How the Hype Machine has persisted and endured - Technical.ly Brooklyn

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Feb. 7, 2017 12:59 pm

How the Hype Machine has persisted and endured

The music discovery site still places humans and human experience over the efficiency of algorithms and software. Power to the people.

Hype Machine creator Anthony Volodkin.

(Photo by Tyler Woods)

In the oncoming labor battle between man and machine, man can look to Greenpoint’s Hype Machine as one example, at least, of a space where us ol’ sapiens still got it on the bots.

The Greenpoint-based Hype Machine is a website that conglomerates music blogs and forms music charts out of what the blogs are covering. The more blogs are writing about a particular song, the higher it is on the Hype Machine’s Popular chart. As music blogs tend to be on the early adopter side of the industry, the songs you hear on the Hype Machine’s popular playlist are unlikely to be those you hear on the radio, or Spotify for that matter.

“What we’re solving for is that people don’t know what to listen to,” Hype Machine founder Anthony Volodkin said recently over coffee in Greenpoint. “And this problem persists. In our case we give you suggestions based on what everyone is writing about. We don’t care about your existing preferences, we want to show you what’s out there. We were doing that before and it still makes sense today because the platforms that people are using for music don’t really do a good job with that.”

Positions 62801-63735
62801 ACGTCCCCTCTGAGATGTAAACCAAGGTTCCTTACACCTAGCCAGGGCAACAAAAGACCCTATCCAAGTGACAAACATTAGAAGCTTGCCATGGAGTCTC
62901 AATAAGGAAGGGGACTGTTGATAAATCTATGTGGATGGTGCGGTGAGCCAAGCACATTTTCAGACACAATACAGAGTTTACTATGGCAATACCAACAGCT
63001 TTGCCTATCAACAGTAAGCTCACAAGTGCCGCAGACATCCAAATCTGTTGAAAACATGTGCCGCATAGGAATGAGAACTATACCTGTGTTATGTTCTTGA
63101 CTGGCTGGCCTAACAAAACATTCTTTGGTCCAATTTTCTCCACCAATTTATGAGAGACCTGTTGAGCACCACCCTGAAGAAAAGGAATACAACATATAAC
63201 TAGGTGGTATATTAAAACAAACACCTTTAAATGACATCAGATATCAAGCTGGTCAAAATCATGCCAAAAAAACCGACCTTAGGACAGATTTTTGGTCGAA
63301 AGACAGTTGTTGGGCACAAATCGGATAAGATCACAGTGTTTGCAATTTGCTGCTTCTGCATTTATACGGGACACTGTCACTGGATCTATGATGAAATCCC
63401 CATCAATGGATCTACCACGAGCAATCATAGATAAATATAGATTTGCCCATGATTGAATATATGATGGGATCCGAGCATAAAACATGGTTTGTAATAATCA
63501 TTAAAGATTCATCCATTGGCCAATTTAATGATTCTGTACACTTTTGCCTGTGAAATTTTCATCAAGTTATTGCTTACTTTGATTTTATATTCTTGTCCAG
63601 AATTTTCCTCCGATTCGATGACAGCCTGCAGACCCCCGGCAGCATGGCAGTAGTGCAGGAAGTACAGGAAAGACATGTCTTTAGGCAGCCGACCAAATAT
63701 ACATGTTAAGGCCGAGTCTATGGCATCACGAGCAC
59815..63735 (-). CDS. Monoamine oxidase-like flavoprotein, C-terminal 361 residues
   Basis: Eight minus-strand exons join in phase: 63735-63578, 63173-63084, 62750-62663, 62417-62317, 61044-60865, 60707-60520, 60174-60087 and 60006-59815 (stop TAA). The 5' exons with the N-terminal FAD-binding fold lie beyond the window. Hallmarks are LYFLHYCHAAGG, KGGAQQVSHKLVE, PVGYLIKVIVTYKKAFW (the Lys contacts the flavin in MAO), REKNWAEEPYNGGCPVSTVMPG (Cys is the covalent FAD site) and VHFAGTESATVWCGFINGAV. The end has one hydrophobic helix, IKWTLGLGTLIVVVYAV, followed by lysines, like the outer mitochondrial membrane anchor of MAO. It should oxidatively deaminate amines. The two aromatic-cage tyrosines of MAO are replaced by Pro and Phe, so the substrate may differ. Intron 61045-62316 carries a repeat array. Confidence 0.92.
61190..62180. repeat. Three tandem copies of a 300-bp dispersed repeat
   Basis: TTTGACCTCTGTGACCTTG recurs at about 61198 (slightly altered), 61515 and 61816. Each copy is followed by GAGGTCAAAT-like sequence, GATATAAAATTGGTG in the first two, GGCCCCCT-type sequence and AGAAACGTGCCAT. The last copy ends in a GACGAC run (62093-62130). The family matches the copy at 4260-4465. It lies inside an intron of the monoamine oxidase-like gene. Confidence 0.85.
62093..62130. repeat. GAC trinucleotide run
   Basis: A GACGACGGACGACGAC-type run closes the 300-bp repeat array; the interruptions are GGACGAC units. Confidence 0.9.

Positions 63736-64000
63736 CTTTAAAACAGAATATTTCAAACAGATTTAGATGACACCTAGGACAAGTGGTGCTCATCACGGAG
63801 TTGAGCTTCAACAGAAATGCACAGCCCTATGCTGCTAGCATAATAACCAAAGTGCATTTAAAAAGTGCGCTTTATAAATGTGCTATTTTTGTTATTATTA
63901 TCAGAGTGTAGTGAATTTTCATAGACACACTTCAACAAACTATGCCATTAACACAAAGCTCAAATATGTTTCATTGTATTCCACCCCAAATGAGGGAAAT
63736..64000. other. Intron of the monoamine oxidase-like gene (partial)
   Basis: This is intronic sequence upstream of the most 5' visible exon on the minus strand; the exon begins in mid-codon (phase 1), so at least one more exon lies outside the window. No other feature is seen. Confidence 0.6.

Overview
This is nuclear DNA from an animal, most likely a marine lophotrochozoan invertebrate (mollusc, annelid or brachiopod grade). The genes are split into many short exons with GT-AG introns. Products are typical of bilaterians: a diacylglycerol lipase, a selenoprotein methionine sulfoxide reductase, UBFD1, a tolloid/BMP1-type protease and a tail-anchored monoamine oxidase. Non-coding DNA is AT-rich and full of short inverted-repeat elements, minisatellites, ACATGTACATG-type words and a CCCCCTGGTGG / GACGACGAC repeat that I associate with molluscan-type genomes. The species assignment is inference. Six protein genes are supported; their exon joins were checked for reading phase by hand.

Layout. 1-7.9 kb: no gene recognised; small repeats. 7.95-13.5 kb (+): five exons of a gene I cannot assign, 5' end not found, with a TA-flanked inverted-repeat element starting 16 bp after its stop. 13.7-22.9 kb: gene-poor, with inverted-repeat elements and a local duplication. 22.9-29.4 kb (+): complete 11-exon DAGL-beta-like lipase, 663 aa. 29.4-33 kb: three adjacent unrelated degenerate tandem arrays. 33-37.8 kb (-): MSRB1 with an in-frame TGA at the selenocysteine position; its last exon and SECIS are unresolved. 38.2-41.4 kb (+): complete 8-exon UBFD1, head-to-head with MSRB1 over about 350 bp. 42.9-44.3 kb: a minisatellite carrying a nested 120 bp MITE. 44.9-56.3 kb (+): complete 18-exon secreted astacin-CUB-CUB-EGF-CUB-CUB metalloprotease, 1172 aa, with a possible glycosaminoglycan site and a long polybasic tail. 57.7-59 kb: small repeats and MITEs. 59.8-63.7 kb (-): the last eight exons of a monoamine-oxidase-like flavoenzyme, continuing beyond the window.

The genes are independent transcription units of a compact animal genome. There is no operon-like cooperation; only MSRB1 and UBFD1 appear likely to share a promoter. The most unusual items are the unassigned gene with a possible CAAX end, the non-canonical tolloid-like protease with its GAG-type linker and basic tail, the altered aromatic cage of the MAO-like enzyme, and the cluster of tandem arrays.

Keep on keepin' on.

Keep on keepin’ on.

Volodkin started the Hype Machine in 2005, which, for scale in internet time, means that the site predates Twitter. He started it as a 19-year-old undergrad at Manhattan’s Hunter College, as a tool just to help himself find new music.

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“You’d get this magazine and you’re reading about stuff that already happened a month ago,” Volodkin explained. “Printed media at the time also felt so connected to the very lucrative music industry. It felt kinda weird and blogs were exciting cause it was a very different approach, they just write about stuff they were into.”

But there were a lot of them. A whole universe of them, really.

So Volodkin made a tool to index what they were writing about. The first version of Hype Machine was really just an RSS feed of what the blogs were covering, he said. Volodkin emailed the program he built to a handful of people to see what they thought, and from there his experience seems to have reflected that of future unknown bands who suddenly finds themselves at the top of the Hype Machine’s chart.

“They got really excited about it and posted it and it got picked up in Del.i.cious Popular,” he said, dating himself. “And if you were up there you got a lot of traffic. For the next few days I was working fixing bugs trying to get it to load faster. It was fucking great.”

The site grew to become a place where tastemakers would go to hear new music, and, thus, a critical part of the music industry. Its distribution helped launch the careers of several internet-first artists like Passion Pit, Chiddy BangNeon Indian and Lana Del Rey, among others.

In 2008, Billboard described the Hype Machine as “One of today’s most groundbreaking online music services … emerging as a juggernaut of growing influence.” In 2009, Volodkin was named one of Inc.’s 30 under 30 (in a post written by a young Nitasha Tiku, no less).

But the world moves on. Where Hype Machine was well-positioned in the new universe of music blogs, the industry has continued changing. People still write and follow music blogs, to be sure, but not as they once did, when Vampire Weekend went from unknown to indie kings off the strength of blog buzz.